Generally, when you report such foreign income on your return, you can take either a deduction or a credit for income taxes imposed on the income by a foreign country. Tax treaties with other countries may affect whether you are eligible for this credit.


8.How much tax do I have to pay on income earned from a foreign company located overseas?

Your income earned from a foreign company is not treated differently from the Korean sourced income. However, you may take either a deduction or a credit for income taxes imposed on you by the foreign government when you file a final tax return on your global income.


9.Is there any credit for tax paid in foreign countries?

Where a resident has paid or is to pay income tax in a foreign country, the tax amount paid or payable is deducted from the amount of Korean income tax accrued with a limit. This limit is an amount equivalent to that of the income tax owed without the application of this credit, multiplied by the ratio of income from foreign sources to total taxable income. If the foreign tax amount paid or payable exceeds this limit, the excess portion may be carried over for 5 years.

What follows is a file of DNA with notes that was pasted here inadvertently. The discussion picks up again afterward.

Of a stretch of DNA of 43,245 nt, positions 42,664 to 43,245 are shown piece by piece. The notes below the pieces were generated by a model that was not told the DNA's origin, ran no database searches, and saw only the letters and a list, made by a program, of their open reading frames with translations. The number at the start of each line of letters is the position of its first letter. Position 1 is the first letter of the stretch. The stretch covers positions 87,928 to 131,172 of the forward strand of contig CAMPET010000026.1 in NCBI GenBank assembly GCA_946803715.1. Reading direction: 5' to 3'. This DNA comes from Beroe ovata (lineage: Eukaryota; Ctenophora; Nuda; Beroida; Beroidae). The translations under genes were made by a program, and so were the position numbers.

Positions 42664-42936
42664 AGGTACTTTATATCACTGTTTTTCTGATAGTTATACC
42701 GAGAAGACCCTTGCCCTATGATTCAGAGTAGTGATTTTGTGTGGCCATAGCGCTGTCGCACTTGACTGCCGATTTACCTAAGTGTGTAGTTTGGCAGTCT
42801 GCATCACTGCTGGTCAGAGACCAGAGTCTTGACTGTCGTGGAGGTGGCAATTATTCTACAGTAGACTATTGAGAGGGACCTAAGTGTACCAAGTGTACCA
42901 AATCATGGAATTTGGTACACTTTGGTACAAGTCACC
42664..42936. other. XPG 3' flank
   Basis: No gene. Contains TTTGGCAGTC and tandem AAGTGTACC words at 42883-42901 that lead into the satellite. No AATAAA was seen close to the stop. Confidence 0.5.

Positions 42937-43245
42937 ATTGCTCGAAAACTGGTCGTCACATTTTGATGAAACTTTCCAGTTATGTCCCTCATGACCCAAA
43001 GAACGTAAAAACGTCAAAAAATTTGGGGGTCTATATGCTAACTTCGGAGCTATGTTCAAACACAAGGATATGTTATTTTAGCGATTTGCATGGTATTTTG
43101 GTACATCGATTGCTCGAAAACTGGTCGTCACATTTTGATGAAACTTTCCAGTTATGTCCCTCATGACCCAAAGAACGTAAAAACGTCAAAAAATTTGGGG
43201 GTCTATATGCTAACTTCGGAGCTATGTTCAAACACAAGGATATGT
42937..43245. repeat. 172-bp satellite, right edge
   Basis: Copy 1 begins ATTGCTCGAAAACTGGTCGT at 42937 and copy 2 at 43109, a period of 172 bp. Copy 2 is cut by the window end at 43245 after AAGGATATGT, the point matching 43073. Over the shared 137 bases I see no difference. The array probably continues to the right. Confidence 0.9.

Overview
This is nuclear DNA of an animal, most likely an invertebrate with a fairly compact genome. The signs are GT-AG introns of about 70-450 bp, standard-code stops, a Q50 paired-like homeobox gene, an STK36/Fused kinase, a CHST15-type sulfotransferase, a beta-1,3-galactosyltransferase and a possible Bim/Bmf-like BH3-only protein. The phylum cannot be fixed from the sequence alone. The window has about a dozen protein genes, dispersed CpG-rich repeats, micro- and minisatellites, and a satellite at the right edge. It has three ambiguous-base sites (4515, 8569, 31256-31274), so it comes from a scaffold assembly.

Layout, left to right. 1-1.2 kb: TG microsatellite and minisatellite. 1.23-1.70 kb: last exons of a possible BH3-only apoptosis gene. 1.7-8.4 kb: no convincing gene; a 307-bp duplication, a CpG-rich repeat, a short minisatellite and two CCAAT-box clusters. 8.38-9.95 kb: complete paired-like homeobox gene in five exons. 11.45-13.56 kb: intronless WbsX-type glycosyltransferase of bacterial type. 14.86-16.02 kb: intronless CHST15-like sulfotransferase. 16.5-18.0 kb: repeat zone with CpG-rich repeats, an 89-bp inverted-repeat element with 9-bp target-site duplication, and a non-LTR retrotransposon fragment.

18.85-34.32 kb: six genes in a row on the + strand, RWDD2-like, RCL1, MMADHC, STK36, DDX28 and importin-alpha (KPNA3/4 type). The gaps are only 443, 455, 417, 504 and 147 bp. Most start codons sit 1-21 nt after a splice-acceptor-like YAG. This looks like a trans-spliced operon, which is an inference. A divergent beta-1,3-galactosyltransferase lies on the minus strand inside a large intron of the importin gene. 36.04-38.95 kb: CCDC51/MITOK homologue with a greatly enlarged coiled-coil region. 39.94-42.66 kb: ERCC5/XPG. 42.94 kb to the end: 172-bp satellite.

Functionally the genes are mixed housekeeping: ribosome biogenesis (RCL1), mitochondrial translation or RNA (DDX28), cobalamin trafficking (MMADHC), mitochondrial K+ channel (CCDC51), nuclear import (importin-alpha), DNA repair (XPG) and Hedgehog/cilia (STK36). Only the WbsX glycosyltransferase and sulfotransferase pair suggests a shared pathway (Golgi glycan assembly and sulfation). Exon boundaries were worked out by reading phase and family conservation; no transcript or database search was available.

10.When can I expect my refund?

When you complete your tax return, you get to know if you already paid more income tax than you have to. If so, you can get a refund of the amount you overpaid. Normally, the refund process for the returns filed takes at least 4 weeks and can be done during June.


11.Can the tax losses be carried forward to offset future profits?

The amount of losses incurred during each business year within the five year prior to the first day of the current business year which were not thereafter deducted in the calculation of the basis for assessment of taxes shall be deducted from the income of a domestic corporation for business year. The amount of losses of a domestic corporation for each business year shall be the total amount of earning during the business year deducted from the total amount of losses incurred during the business year.